We had a good laugh. I walked out of Beantown with my Chocolate Almond with some half and half, a smile on my face and the song “My Way” in my head.  A nice way to start a morning.

 

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I was in Indianapolis for a Library conference last week.  It was cold. There were 10,000 librarians and me. I am not a librarian but I am responsible for a Library.  I love the work.  Not sure if I wrote about that here, but last January 2013, I inherited the Library as part of my domain at the City.  So I went to this huge conference and listened to many great speakers, Brian Stevenson, Simon Sinek, Jane Pauley, Ann Patchett, just to drop a few names.  It inspired me to read more and to write more.

One speech, I think it was Jane Pauley got me thinking about things. The past, life, making a home. I don’t recall what she said specifically but I remember the flood of memories that came to me when she spoke about what a “home” would be like, and how hard I tried to “create” that for myself.  I am fortunate, I have a home, I own it and the house payment and the “maybe” termites that might be moving in, the gutters that need to be cleared and the fact hat it was built almost 20 years before I was even born.  The plumbing that needs to be replaced in the kitchen and the windows that need dowels to hold them up. And I have never felt more at home in my life than I do now.

It made me remember when I felt so out of place, when I was a kid. My parents divorced after my year in kindergarten, that was when it was taboo especially since I went to Catholic school. I want so badly to fit in with the rest.  I was the outsider.  I wasn’t allowed to have friends over and I wasn’t allowed to make friends in the neighborhood, my mother said all the kids had lice.  So I read and fantasied about everything that wasn’t reality.

When I got a little older I finally started to visit other peoples houses, usually through my grandmother taking me along on her Avon visits. What I noticed was that everyone had a sofa in the living room.  This must be the way normal people live, I thought.  We had a bed in the living room. My grandmother slept in it, and sometime she let me lay with her to watch “I Love Lucy”. I remember being in that bed late at night and waking up the night Bobby Kennedy was shot.  The black and white TV was on and my mother was in the living room along with my Grandmother, they were both crying.

We didn’t have a lot, but my grandmother being the crafty seamstress she was made a fitted cover for the bed and upholstered the 1 chair we had in the living room with the same green brocade cloth and added a couple pillows. Looking back on this I can clearly see that she was making this “home”. But for me it never seemed normal, and I was embarrassed that we had a bed in the living room.

When I finally moved out on my own at the age of 19 the first thing I bought was a sofa.  I had inherited a bed and dresser  in the move and the little apartment above the garage I was renting was partially furnished.  But I needed a sofa.  I remember saving up and buying my first one, it was brown, I think it was $400.  A lot for a staving student working 2 jobs and going to UCLA.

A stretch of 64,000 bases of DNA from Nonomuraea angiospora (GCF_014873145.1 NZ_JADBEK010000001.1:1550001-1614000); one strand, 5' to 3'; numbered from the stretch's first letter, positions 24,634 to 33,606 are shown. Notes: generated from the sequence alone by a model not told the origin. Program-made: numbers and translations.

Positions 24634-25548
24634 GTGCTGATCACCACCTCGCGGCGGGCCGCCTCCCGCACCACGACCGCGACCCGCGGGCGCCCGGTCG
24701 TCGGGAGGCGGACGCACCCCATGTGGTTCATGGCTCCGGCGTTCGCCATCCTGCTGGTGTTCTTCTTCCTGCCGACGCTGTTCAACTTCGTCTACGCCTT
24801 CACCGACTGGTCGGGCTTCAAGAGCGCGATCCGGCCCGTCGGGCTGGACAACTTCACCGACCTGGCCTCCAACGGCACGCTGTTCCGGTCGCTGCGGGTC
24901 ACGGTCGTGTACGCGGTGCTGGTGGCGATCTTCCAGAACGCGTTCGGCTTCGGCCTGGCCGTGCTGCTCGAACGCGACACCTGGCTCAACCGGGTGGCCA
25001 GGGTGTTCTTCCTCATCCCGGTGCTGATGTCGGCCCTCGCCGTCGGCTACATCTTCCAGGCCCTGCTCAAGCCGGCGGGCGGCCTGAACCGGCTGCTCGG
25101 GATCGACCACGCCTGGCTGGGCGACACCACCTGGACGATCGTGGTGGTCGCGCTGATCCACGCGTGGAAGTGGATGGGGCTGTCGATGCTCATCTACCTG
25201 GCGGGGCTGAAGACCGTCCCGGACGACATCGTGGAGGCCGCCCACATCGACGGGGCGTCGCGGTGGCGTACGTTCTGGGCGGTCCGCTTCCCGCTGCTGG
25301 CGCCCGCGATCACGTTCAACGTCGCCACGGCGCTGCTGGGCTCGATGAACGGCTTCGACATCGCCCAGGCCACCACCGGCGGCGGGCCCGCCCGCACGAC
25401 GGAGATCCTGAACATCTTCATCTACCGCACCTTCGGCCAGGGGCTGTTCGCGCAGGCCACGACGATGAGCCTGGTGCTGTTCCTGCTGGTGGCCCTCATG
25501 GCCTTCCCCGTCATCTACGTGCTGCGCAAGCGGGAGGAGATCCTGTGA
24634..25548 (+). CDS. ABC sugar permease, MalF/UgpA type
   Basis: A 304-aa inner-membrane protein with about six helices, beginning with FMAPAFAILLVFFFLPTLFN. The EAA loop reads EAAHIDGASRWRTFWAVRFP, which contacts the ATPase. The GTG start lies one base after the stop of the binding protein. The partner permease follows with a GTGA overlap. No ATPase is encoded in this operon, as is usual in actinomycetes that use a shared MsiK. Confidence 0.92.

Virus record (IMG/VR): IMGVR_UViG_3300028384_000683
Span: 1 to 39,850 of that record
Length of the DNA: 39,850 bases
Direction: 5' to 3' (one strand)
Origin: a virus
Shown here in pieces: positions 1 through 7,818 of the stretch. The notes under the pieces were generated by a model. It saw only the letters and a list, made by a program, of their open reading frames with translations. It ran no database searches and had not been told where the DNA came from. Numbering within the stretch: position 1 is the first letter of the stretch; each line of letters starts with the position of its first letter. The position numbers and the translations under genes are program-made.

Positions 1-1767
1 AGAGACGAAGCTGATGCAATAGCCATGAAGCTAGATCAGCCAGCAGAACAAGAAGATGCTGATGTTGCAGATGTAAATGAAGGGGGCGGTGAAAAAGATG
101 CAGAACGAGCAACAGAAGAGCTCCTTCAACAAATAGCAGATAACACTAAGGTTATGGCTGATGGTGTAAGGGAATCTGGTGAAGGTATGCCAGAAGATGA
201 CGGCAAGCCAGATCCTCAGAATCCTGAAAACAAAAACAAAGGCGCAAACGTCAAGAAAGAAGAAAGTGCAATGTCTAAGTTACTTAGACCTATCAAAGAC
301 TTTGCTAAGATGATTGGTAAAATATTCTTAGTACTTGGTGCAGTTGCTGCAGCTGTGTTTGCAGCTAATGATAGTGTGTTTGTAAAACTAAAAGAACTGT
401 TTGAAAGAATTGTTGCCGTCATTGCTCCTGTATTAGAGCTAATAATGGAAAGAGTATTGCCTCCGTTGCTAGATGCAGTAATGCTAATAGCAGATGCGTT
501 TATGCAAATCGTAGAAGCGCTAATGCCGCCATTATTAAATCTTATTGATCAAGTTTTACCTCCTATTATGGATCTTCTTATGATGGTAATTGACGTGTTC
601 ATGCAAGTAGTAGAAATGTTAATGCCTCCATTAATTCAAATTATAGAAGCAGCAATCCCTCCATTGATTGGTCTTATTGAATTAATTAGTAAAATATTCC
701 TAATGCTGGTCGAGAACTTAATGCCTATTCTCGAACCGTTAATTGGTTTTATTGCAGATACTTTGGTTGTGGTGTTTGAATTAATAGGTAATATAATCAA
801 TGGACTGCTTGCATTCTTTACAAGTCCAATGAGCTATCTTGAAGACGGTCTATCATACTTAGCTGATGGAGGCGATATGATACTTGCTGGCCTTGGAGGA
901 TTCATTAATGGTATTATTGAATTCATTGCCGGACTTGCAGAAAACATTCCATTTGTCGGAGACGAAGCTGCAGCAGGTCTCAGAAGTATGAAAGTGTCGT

I had that same sofa until about 12 years ago when I finally got rid of it.  I alway have a sofa in the living room now. What’s even better is that there is usually a dog on it too.

IMG_1208

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Busy Year

So far this past month has been extremely busy. I don’t even know where the time has gone.  I usually get a little downtime at the office, not so far this year.  This past month I turned 54.  J thought it would be more fun to turn 35 again, I don’t think he connected the dots. I was 35 when his mom, my sister, died and he and his sisters came to live with me.

cake

We went to see “The Eagles” in concert 1/24 the day after my birthday, all in all it was a great birthday weekend. On Saturday everyone, got together and we went to have pasta. It was the nicest birthday in a long time because C was acting decent and kind.  She even brought me flowers and a cake.

Today it is 8 years since Natalie died.  I almost didn’t remember until I started writing this post.  For some reason I can’t link back to that post;

Though she only was with us for 21 short years, Natalie experienced a lifetime of fun and experiences. She lived in Lake Tahoe and learned to ski, she made several trips to the east coast to visit family, Natalie spent 4 weeks in Costa Rica living participating in a program to build a school in a small village. Natalie, went away to college at Cal State Monterey Bay , she fell in love, and lived independently after her transplant. She loved Pablo Neruda poetry, gummie bears, her dog Roscoe, and her favorite saying was “It’s all about the love”.

February 1, 2006

Natalie Catrine 
January 16 1985 – February 1, 2006